US Catholic Faith in Real Life

Where do I see the Holy Spirit today? Part 4

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In answering where she sees the Holy Spirit, a reader can't ignore where she hears, smells, tastes, and feels the Holy Spirit.

Guest blog post by Joan Krebs

This question blew me away. Whether intended or not, the issue is deeply profound and context for several thought-paths. Within few words you conjured up milieus of cosmology, time and place, relationships and solidarity, anthropology, biology, ecclesiology, and theology—and these are only what came to mind immediately. In addition each word contains layers and layers of meaning.

"Where" and "today" are important. The Holy Spirit is everywhere and nowhere; she is today and not-today. She cannot be contained in either time or space. She calls from and to the future. She calls from each and every planetary/cosmic being, particle, point.

"See" with regard to the Holy Spirit is metaphorical and connotes the other four senses as well: "hear, smell, taste, touch or feel.” The Holy Spirit's fire shines in the eyes and hearts of all caring people, zealots of the right or the left (to use labels I normally detest but which are suitable here). The Holy Spirit as storm wind buffets me/us in ways too numerous to mention—as "signs of the times."

The Holy Spirit is sighted in global programs, patterns of reaching out, compassion, growth of a spirituality of solidarity with all created beings. We feel the touch and taste of the Holy Spirit in her "whispering" effects: creativity and imaginative moves, unfolding, emergence, nonviolent actions, accompaniment, presence. Hearing the Holy Spirit entails engagement in dialogue, prayer, education—all of which are relational and therefore also demand witness, speaking, proclamation, protesting as well as listening. Seeing the Holy Spirit, therefore, requires contemplation-in-action from me/us. Seeing isn't passive. The Holy Spirit and we/I are subjects, not objects.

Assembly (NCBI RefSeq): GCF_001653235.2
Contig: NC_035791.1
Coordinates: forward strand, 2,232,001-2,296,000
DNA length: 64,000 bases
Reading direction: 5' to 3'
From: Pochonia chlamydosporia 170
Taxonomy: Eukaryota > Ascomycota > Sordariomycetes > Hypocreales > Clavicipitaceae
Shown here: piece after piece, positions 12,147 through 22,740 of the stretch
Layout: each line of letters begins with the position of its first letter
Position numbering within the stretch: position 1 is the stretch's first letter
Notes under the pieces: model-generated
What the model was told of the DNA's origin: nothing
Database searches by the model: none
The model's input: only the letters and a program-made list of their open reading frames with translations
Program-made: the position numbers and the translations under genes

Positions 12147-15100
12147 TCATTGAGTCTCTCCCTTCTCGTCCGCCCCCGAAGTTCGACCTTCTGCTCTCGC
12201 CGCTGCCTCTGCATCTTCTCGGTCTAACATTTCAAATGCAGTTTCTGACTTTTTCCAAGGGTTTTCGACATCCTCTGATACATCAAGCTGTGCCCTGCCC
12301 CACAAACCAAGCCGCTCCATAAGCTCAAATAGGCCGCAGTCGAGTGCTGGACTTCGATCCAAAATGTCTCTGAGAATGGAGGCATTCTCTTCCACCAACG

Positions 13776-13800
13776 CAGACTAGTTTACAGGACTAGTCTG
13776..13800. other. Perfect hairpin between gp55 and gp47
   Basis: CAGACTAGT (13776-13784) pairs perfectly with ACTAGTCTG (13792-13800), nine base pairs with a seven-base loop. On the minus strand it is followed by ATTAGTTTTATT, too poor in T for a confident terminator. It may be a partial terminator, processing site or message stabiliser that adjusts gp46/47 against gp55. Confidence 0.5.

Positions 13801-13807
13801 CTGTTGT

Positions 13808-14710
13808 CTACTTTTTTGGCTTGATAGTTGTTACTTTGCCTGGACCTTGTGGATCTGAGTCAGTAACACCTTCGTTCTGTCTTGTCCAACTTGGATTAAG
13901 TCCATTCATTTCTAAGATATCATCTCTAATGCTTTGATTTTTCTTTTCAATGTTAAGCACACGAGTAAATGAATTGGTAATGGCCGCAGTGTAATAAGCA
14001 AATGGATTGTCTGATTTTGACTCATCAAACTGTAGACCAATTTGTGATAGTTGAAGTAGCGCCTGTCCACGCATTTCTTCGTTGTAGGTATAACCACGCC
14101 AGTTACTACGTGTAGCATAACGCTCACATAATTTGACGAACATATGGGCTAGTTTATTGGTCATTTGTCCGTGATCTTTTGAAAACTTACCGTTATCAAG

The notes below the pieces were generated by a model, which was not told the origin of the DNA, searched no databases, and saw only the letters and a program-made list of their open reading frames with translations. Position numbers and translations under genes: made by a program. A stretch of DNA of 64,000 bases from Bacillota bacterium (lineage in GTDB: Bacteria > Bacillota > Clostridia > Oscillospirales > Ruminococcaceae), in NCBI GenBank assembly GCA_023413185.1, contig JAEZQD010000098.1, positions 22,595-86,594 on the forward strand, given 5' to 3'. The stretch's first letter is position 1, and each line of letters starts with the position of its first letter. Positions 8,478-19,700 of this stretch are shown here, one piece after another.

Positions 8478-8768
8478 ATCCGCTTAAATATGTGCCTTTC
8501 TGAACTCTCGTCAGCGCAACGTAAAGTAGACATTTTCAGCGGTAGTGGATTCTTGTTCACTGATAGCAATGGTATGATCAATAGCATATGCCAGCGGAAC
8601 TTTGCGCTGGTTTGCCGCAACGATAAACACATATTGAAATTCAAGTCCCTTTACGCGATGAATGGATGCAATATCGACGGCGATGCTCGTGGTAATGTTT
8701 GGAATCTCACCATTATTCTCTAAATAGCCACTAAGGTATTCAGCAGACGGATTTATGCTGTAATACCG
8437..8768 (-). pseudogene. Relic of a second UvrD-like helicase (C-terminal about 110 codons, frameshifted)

The Holy Spirit is the Third Person of the Trinity. She is the expression of the love between Father and Son; actually she is their love for each other. Trinity would not be Trinity without her as relationship. She is both life-giving and the fullness of life. She is the moving force behind and in front of evolution. Her presence and gift is essential to valid baptism into the People of God. She is guarantor of belonging in a living Communion of Saints characterized by variety and harmony in diversity. 

Holy Spirit is spirit, animator of the church. As such she is the supreme authority; she is conscience; she is not captive of "it's-always-been-this-way" and other precedent types of modeling. She is liberator, not oppressor or enabler. She is catalyst, not passive. She is future, not past. She is dynamic, not fixed, stable or unchanging. Someone once said, "Where there is chaos, there is the Holy Spirit." She transforms and affirms rather than ignores and destroys.

To sum up: Today, everywhere, the Holy Spirit is the one about whom Jesus said it was essential to leave so she could come. According to St. Paul in 2 Corinthians citing the words Isaiah ascribed to God: "At the acceptable time I heard you.... Now is the acceptable time." In context this was a reference to the era after Pentecost, therefore the time of the Holy Spirit, our time!

Guest blogger Joan Krebs is a reader from Glenview, Illinois. 

To share your answer to the question, "Where do you see the Holy Spirit in the church of today?" submit a 200-500 word reflection to

Guest blog posts express the views of the author. They do not necessarily reflect the views of U.S. Catholic, its editors, or the Claretians.